I recently was at a restaurant where you were given four notepads to craft your own meal. You were able to Build-a-Burger, Build-a-Pizza, Build-a-Salad, or even Build-a-Bloody Mary. Each pad listed numerous options to personalize your dish and showed the allotted number of choices from each category that were included in the base price. It was fun to do and produced one of the most delicious salads that I have had.

But when I thought about it, most restaurants would tailor a burger or salad to your liking anyway by adding or deleting items from the standard menu fare. What made this place different was their intentionality about allowing you choices and the variety of options at your disposal. All of the ingredients were probably in their kitchen anyway but listing them together allowed for some unexpected (and yummy!) combinations.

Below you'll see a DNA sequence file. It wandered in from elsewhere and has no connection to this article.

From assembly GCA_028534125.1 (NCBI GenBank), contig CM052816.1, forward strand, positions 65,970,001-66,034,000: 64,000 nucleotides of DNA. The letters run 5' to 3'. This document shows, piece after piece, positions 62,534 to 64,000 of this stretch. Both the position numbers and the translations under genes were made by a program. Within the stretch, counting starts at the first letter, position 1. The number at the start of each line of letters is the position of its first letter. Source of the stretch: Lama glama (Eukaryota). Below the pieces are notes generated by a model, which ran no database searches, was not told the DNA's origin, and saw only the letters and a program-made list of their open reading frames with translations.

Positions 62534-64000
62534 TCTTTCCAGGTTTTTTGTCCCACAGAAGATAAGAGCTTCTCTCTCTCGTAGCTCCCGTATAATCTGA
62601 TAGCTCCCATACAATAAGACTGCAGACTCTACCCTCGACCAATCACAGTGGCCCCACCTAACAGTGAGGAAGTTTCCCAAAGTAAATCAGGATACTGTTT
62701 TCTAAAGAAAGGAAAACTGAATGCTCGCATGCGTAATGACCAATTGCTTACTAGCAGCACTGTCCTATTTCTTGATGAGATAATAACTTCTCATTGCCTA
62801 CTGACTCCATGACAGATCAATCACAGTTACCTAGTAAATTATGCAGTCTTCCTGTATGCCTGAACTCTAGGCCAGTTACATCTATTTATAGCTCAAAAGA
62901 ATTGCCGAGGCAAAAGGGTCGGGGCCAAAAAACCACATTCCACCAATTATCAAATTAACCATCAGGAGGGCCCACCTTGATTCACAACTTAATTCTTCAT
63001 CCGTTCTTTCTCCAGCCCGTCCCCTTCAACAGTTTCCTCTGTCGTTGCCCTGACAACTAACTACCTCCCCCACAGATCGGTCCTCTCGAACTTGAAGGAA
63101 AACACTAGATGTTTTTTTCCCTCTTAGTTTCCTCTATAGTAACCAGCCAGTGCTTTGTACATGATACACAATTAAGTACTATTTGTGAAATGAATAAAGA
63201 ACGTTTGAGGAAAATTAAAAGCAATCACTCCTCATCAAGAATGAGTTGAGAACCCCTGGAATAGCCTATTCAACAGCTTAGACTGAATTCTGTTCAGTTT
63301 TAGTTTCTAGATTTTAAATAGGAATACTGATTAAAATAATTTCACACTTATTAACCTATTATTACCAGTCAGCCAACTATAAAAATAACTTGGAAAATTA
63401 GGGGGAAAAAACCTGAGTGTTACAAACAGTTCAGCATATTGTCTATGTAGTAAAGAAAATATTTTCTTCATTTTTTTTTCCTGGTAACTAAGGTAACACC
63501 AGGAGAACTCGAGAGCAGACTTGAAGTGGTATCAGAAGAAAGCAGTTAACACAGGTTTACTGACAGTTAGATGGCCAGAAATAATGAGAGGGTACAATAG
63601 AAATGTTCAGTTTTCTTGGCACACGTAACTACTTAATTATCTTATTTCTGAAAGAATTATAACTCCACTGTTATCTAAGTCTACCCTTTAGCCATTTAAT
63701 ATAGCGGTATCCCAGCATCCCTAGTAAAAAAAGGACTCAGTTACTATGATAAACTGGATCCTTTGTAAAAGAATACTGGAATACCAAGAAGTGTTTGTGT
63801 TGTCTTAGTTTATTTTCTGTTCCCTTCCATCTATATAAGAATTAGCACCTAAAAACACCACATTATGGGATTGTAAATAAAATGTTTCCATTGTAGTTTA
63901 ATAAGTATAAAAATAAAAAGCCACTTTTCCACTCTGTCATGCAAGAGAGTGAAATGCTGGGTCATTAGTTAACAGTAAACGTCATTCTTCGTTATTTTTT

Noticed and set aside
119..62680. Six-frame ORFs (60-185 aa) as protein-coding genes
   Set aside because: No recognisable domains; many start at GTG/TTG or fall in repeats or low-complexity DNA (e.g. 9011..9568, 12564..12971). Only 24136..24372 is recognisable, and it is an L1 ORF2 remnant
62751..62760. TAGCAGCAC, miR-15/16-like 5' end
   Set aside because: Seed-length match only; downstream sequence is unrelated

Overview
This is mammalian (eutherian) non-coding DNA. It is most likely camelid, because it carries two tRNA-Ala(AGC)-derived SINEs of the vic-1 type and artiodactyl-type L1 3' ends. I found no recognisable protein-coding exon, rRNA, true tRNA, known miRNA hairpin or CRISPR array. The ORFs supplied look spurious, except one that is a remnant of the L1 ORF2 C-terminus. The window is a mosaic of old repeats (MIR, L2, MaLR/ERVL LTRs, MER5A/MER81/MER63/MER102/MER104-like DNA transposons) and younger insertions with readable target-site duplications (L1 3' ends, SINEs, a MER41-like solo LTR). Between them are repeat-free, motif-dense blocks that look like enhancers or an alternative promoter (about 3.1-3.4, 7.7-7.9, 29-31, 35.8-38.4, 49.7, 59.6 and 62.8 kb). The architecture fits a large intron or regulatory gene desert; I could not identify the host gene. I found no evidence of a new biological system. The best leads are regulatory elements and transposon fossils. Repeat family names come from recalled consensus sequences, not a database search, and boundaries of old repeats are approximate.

Can you adapt the principles behind this for your organization — creating a “menu” of options for your programs, resources, or services that is nothing more than what you could provide now, but packaged in a simultaneously more comprehensive and flexible manner? Building your own — even if it’s the same as others would have built for you — somehow makes it more attractive.

Tavern on France, Minneapolis

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